Newly Divorced with Child Custody? Take a Second Look at Taxes

It’s that time of year again, tax season is here! Many people dread this time of year. However, there may be tax benefits that newly divorced do not know about. If a person divorced on or before December 31, 2014, there may be some tax filing tips and tricks that these people can take advantage of.

This list was compiled by Forbes and includes tips and tricks for federal taxes, not state taxes. There may be Texas state tax benefits to be aware of but they are not included in this list. For example, if a divorced person is the head of the household and has children that person can potentially write off more taxable income. A person is considered the head of household if they are: single, make 50 percent or more of the household income, and kids live with that parent for six months of the year or more.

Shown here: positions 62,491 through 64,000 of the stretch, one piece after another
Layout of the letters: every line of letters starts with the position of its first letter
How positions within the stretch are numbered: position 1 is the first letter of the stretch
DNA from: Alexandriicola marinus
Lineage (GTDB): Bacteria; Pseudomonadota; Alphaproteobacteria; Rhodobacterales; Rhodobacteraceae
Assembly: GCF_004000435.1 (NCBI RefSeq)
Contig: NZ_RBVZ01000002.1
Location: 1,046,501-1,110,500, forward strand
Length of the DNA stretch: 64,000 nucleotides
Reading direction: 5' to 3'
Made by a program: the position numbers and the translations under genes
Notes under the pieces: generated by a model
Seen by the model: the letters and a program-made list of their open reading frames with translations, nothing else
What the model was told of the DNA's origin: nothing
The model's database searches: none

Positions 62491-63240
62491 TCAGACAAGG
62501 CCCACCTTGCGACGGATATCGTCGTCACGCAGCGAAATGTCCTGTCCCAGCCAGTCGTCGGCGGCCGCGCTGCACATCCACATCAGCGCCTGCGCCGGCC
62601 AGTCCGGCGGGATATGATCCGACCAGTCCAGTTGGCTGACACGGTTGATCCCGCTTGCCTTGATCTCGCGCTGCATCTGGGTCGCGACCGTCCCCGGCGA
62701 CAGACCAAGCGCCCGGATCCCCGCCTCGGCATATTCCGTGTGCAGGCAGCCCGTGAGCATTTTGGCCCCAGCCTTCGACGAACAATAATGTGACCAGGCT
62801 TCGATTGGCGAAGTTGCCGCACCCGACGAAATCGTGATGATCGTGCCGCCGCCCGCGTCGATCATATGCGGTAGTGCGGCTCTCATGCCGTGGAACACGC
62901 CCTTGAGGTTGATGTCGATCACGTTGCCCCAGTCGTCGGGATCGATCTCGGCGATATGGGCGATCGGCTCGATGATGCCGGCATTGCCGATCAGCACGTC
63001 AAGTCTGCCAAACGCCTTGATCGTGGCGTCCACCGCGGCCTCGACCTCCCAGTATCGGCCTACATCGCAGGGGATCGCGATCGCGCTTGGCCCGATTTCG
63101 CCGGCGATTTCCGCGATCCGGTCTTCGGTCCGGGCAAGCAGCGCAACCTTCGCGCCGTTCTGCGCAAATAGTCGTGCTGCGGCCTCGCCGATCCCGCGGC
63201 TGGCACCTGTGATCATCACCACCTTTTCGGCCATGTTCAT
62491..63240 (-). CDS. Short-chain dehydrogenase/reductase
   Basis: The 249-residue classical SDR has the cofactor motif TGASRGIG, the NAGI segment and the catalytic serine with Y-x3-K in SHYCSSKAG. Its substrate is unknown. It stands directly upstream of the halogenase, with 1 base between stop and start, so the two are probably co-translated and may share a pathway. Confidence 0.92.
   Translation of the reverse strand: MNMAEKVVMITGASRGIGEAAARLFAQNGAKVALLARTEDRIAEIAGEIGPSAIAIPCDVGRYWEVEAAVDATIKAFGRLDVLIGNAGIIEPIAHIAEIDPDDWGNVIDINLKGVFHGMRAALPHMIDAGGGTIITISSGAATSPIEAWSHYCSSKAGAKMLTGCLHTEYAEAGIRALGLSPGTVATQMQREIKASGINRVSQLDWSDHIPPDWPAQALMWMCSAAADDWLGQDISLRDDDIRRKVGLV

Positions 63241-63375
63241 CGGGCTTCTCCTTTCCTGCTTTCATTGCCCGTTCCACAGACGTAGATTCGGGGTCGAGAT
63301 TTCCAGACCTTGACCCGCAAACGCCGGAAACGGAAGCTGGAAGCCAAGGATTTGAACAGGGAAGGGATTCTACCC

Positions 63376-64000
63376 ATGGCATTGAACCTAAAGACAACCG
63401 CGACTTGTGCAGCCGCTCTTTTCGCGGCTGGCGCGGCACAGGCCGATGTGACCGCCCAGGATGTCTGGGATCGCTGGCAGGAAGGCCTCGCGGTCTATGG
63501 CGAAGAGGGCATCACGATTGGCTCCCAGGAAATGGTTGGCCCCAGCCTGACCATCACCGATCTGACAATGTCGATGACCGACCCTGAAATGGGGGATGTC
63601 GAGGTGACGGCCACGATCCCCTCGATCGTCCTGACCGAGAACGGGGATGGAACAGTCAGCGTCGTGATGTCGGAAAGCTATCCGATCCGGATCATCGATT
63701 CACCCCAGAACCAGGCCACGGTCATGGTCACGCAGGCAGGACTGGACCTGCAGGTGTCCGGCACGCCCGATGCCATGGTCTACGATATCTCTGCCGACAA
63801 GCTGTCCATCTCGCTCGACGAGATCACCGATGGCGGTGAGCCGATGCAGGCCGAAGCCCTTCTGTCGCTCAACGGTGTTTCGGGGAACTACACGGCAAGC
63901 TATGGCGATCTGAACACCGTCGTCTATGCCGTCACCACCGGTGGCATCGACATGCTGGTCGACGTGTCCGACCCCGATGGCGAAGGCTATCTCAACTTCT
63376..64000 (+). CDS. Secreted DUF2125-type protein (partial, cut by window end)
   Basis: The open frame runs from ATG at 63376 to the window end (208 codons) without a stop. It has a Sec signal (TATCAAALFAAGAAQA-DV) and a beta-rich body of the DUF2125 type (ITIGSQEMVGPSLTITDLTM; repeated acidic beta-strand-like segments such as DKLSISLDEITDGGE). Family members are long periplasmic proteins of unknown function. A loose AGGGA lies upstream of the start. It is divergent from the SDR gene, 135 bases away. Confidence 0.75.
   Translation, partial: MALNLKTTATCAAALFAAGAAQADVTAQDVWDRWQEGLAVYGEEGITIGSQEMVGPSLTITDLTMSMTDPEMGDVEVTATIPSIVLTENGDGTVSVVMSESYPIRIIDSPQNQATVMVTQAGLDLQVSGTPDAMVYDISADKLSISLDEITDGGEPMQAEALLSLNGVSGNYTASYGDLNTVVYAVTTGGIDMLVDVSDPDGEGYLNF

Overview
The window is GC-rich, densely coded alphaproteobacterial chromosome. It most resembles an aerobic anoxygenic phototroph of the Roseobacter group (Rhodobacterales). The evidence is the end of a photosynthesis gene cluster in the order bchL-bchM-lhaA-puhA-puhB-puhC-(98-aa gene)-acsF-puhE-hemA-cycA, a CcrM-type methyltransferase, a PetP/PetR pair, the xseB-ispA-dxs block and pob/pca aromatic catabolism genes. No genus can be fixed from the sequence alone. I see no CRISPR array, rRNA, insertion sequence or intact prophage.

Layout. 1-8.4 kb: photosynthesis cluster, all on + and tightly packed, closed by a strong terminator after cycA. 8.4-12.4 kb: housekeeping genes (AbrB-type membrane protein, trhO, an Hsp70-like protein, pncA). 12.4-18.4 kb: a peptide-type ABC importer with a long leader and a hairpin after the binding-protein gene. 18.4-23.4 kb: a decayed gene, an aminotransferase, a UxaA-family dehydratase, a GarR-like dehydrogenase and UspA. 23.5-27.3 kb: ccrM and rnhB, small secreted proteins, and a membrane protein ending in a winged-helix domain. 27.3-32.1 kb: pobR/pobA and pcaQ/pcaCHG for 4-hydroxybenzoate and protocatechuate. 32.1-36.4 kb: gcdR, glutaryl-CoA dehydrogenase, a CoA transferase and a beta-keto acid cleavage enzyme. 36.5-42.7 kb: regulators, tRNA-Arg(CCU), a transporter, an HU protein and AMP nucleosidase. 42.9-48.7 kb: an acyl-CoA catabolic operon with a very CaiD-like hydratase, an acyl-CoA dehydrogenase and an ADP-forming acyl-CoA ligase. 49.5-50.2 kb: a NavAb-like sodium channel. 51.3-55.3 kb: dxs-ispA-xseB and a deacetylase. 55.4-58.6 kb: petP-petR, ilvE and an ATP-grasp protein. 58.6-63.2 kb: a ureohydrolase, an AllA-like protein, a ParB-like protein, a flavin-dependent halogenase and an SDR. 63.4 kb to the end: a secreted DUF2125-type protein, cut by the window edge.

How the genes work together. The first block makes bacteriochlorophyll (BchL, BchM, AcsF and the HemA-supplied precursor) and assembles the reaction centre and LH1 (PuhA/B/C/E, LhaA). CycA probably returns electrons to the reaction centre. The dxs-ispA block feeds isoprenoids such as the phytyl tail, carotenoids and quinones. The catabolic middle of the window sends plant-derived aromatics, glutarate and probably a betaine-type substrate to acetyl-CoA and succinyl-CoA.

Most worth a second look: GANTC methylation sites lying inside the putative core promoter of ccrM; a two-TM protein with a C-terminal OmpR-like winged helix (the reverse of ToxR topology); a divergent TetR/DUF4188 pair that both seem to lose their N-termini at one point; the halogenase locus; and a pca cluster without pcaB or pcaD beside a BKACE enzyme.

It is important to note that determining which parent can claim each child as a dependant can be determined in negotiations and included in the divorce decree. This likely will already be determined once the parent files their income taxes. Because of this, it is important to cross-reference these documents or even discuss it with an ex-spouse in order to make sure that each person is filing correctly.

As far as taxes are concerned, divorce can sometimes come with benefits. Either way, it is best to take a second glance, especially if 2015 is the first year as a single parent. Whether a person has children that are 5 years old or 20, there are special tax exemptions, especially if the parent has children in college. Newly divorced parents should explore all of their options before filing their taxes this spring.

Source:, “8 Simple Things Moms and Dads should know about taxes” Emma Johnson, Jan. 26, 2015

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